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Estonian Navy to spend €30 million on minehunter modernisation

The Sakala, Estonian Navy Sandown class minehunter pictured in 2012
The Sakala, Estonian Navy Sandown class minehunter pictured in 2012 Source: Estonian Navy

The Estonian Navy is set to modernize its three Sandown class minehunters for €30 million, it has been announced.

The modernisation is to include improvements in mine clearance and marine surveillance capacities.

The vessels will get new, identical, mine clearance systems which will be more up-to-date and reliable, thus requiring less maintenance. The project also includes training teams for operating the new technology.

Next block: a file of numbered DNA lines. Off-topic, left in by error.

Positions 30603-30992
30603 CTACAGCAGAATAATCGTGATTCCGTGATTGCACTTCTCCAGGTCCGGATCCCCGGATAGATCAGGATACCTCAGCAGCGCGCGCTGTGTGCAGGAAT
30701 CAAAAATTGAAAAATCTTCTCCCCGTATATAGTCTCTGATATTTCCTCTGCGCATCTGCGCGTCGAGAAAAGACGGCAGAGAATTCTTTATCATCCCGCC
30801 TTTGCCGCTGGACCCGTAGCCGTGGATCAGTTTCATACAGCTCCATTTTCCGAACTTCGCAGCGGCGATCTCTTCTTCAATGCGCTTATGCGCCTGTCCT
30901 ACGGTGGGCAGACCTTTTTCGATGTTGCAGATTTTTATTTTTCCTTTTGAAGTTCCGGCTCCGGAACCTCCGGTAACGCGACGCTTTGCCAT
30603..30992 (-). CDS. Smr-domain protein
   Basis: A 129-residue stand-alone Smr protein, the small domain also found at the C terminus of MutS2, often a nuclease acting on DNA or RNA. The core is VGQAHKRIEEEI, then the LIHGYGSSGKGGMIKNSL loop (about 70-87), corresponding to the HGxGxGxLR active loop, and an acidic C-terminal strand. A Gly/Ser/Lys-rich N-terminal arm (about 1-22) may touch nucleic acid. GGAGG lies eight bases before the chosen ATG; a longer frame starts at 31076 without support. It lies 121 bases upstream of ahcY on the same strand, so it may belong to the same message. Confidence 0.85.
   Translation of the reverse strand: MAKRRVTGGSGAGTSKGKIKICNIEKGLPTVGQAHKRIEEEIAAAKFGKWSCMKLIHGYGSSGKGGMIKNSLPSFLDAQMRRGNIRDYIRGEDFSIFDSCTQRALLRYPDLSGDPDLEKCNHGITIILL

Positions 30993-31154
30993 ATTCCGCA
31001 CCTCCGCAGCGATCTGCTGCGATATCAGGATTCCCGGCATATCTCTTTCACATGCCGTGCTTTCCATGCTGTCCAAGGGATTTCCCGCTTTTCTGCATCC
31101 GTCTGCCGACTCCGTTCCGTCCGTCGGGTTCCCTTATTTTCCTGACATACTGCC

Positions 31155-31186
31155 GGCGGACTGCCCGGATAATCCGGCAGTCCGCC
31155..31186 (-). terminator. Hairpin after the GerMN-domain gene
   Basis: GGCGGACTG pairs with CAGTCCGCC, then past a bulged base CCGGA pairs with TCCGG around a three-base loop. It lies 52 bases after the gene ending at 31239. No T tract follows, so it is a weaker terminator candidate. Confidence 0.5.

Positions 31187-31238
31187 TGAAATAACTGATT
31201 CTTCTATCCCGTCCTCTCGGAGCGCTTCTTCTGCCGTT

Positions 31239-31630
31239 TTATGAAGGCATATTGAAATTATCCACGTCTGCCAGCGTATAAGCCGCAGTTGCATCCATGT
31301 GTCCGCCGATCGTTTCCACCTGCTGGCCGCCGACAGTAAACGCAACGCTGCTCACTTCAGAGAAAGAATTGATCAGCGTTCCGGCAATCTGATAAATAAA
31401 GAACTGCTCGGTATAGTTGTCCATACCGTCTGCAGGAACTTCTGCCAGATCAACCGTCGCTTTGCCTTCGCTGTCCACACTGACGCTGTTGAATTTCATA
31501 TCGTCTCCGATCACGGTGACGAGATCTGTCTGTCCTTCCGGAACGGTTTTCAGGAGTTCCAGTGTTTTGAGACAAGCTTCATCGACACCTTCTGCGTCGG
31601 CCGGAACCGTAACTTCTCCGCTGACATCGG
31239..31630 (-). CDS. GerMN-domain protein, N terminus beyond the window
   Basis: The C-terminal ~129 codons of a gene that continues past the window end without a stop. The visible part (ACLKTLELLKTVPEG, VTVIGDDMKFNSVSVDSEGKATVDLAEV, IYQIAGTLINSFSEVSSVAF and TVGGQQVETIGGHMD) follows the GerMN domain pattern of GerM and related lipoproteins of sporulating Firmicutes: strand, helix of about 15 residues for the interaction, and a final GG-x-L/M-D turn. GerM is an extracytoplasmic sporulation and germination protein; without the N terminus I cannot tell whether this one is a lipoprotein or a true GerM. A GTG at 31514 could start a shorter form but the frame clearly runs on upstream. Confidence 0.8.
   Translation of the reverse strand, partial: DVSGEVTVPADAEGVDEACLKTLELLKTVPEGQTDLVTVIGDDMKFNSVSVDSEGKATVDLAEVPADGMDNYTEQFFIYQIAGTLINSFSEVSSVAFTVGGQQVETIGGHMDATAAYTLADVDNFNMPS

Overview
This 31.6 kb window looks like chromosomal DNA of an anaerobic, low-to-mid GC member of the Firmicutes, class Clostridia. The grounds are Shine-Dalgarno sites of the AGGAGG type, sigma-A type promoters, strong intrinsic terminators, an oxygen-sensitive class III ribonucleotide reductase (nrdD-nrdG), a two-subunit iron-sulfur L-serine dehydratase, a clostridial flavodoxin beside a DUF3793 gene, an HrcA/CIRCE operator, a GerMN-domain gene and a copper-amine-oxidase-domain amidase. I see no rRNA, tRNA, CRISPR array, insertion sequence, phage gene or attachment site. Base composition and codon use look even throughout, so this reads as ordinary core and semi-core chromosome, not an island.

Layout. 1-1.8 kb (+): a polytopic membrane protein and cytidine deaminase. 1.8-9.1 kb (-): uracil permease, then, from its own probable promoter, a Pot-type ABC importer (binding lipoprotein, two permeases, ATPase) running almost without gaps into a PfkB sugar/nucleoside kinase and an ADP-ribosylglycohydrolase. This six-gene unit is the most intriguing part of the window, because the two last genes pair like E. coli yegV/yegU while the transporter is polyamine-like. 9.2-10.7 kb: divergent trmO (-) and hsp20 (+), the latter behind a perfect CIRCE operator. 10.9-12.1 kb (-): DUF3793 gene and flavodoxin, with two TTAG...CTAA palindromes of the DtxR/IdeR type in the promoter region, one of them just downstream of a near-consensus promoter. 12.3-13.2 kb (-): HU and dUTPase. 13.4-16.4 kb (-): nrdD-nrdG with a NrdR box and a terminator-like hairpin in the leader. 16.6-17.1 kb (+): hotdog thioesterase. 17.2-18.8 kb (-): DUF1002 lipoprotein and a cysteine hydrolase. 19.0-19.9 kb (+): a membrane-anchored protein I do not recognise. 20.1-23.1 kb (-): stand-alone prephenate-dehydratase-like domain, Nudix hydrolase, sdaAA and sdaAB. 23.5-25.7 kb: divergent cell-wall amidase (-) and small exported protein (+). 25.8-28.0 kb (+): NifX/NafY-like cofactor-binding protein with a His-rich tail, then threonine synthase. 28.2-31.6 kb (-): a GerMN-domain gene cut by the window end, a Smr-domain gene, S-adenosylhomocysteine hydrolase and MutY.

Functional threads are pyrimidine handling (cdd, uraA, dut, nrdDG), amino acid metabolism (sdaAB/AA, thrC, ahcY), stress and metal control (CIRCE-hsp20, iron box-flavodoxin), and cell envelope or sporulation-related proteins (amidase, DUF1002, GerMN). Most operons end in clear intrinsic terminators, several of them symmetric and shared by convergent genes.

The cost savings here will men resources can be used more efficiently, the Centre for Defence Investment said.

The first modernised vessel is scheduled to reach Estonian waters at the end of 2018 and the remaining two by the end of 2019.

A minehunter is a naval vessel that seeks, detects and destroys individual sea mines, as opposed to a minesweeper, which clears areas of mines without prior detection.

The Sandown class of minehunter is a British-built ship and was first commissioned in 1989. The three Estonian vessels, the Admiral Cowan, the Sakala and the Ugandi, were all previously in British Royal Navy service and were commissioned in the late 1980s/early 1990s. The only other operator of the Sandown class is the Royal Saudi Navy, which also runs three ships.

Editor: Andrew Whyte

Source: BNS

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